Jaguar Land Rover has 3D-printed a dog paw for use in durability tests
‘RoboYogi’ tests ensure paint can withstand scratches from dog claws
Jaguar Land Rover has developed a unique 3D-printed dog paw to help engineers assess the durability of future cars – with a little help from Yogi the Labrador and the new Land Rover Defender.
The ‘RoboYogi’ paw was used to test the rear bumper’s ability to withstand a dog’s claws scraping the paint before and after dog walks, with results showing it can withstand more than a decade of use by dogs – highlighting how Jaguar and Land Rover vehicles are designed to meet the demands of owners’ lifestyles.
Yogi the Labrador, a resident at the National Guide Dog Breeding Centre, was tasked with jumping in and out of the new Land Rover Defender boot, with every step recorded by pressure mapping technology. The data allowed the team to benchmark this real-world outdoor scenario against ‘RoboYogi’; from how a mid-sized dog clambers in and out, to the pressure applied by the claws and the pads on its feet.
Nine-year-old Yogi’s paw was then used to model and 3D-print a spring-loaded replica, allowing the claws to follow contours and apply pressure evenly across the bumper. Spring-loaded claws also proved a cost-effective solution as they are easily replaceable. The life-like paw is now used by Jaguar Land Rover to complete a standard 5,000 cycle abrasion test; during which ‘RoboYogi’ scratches the panel at random ten times followed by a linear scratch to one side, before repeating the process.
The new Land Rover Defender proved to be the ideal testbed because of its iconic side-hinged door featuring a flat rear bumper for dogs to climb onto, compared to the more traditional split tailgate or rounded boot opening on other Land Rover models.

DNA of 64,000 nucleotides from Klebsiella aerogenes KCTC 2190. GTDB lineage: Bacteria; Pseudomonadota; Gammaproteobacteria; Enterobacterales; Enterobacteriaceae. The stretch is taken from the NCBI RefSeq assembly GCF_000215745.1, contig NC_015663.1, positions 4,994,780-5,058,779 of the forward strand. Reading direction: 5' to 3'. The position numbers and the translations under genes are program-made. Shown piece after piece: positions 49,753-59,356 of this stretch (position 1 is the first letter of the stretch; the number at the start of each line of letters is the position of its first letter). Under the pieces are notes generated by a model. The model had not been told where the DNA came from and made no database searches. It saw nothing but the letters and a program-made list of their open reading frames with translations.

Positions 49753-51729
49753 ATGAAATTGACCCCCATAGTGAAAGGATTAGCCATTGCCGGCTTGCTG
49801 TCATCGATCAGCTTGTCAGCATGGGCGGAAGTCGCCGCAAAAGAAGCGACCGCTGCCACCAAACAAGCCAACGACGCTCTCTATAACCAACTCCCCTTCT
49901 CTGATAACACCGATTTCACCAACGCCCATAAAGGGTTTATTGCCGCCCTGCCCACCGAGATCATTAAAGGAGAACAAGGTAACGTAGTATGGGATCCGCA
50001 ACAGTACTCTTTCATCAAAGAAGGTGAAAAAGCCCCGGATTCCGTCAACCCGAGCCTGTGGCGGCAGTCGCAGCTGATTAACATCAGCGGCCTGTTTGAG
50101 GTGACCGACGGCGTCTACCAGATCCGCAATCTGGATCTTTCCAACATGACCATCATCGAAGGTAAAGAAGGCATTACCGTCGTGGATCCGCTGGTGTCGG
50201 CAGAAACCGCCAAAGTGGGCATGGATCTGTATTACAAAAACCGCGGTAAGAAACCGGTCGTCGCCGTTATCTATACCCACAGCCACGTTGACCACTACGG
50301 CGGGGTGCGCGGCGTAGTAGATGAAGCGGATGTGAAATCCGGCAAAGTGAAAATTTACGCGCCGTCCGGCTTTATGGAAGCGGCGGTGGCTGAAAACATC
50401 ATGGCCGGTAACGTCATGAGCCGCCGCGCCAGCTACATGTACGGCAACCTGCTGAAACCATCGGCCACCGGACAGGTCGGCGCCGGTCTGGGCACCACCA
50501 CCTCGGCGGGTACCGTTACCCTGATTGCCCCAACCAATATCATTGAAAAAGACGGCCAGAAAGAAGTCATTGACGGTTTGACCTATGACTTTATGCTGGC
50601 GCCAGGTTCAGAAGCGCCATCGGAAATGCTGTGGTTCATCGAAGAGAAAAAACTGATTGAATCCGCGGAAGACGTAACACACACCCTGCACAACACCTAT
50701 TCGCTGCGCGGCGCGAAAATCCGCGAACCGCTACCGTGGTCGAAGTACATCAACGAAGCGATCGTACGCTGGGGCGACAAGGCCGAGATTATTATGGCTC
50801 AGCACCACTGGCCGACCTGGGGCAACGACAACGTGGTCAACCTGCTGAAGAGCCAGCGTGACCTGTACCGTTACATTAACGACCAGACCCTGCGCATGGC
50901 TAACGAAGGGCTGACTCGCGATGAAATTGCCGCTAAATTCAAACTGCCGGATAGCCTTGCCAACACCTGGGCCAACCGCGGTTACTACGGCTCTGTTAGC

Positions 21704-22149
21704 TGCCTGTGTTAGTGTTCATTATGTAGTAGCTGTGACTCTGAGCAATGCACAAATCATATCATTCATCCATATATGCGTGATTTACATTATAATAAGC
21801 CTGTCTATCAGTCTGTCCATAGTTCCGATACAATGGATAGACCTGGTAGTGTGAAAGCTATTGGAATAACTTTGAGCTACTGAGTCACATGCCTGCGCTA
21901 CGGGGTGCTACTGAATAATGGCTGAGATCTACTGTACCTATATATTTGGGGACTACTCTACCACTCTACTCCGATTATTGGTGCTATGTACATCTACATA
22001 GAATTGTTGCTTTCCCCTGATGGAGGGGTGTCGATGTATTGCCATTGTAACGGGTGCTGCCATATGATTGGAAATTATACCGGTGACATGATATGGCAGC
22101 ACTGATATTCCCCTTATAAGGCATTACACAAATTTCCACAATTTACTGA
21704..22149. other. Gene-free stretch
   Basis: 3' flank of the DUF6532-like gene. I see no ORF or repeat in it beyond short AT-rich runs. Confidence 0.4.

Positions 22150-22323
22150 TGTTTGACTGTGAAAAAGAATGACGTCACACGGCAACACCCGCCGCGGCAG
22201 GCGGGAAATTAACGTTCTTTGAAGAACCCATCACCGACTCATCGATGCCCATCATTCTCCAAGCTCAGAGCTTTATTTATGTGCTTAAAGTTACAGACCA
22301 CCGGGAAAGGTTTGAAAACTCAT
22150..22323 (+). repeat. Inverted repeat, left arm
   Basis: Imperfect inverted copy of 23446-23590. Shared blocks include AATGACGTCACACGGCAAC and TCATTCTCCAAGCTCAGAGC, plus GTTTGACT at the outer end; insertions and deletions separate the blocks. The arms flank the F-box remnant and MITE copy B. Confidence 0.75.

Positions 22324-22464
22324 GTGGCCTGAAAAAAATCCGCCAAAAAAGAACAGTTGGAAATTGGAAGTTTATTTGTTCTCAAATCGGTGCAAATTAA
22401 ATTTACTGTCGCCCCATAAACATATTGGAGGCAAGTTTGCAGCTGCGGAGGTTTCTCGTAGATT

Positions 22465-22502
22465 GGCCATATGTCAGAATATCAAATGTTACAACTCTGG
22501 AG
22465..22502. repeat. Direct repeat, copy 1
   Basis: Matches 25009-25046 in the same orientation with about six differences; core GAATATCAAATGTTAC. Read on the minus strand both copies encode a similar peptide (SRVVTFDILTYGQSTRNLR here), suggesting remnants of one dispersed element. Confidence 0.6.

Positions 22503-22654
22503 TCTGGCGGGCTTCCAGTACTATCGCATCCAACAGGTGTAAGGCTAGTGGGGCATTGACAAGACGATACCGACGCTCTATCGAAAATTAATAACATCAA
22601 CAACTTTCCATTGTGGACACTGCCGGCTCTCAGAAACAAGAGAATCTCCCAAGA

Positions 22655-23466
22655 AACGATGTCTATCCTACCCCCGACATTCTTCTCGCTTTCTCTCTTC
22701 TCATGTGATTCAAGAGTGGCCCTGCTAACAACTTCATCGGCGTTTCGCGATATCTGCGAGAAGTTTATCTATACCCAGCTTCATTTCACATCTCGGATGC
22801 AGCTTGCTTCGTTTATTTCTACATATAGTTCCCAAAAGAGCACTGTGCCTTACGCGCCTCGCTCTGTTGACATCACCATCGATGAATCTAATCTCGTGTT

The new method was developed collaboratively across Jaguar Land Rover by experts in Materials Engineering team, working with the Additive Manufacturing and Robotic Engineering teams.
Julie Nicholls, Senior Engineer in Materials Engineering at Jaguar Land Rover, explains: “Our performance testing covers plenty of scenarios that our cosmetic parts are exposed to, but sometimes we have to think outside the laboratory to come up with bespoke solutions. Creating globally renowned vehicles means applying a quality mindset at every stage of a product’s lifecycle to ensure we meet the needs of our customers’ lifestyles. In this case we were able to achieve it by getting a dog, printing a paw and using a robot.”
Prioritising the comfort and safety of our furry friends is a well-trodden path for Land Rover, which offers a range of Pet Packs on the Discovery, including a full height luggage partition, a loadspace rubber mat, and loadspace liner tray.
Suzanne Boggan, Dog Care and Welfare Supervisor from the National Guide Dog Breeding Centre, said: “Whether you are the proud owner of a pet dog or – as is the case with our dogs – they play an even more vital working role, we recognise the importance of working with responsible manufacturers like Jaguar Land Rover to ensure vehicles are fit to carry animals safely. We were delighted Yogi could lend a paw to the engineers – we hope it will help more design teams make future models easier for our canine companions to get in and out of.”
The Jaguar Land Rover Additive Manufacturing Centre produces more than 80,000 parts a year for a variety of applications, including functional prototyping, design mock-ups and manufacturing assembly aids and fixtures. Jaguar Land Rover is also able to 3D print parts for production cars with the Jaguar XE SV Project 8 – the most extreme performance Jaguar ever – one of the first to use them.